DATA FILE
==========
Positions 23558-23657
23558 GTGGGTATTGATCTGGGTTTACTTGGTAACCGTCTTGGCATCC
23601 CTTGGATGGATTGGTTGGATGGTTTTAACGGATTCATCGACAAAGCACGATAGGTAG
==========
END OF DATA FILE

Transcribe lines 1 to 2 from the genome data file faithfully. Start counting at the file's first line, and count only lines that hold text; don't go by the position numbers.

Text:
Positions 23558-23657
23558 GTGGGTATTGATCTGGGTTTACTTGGTAACCGTCTTGGCATCC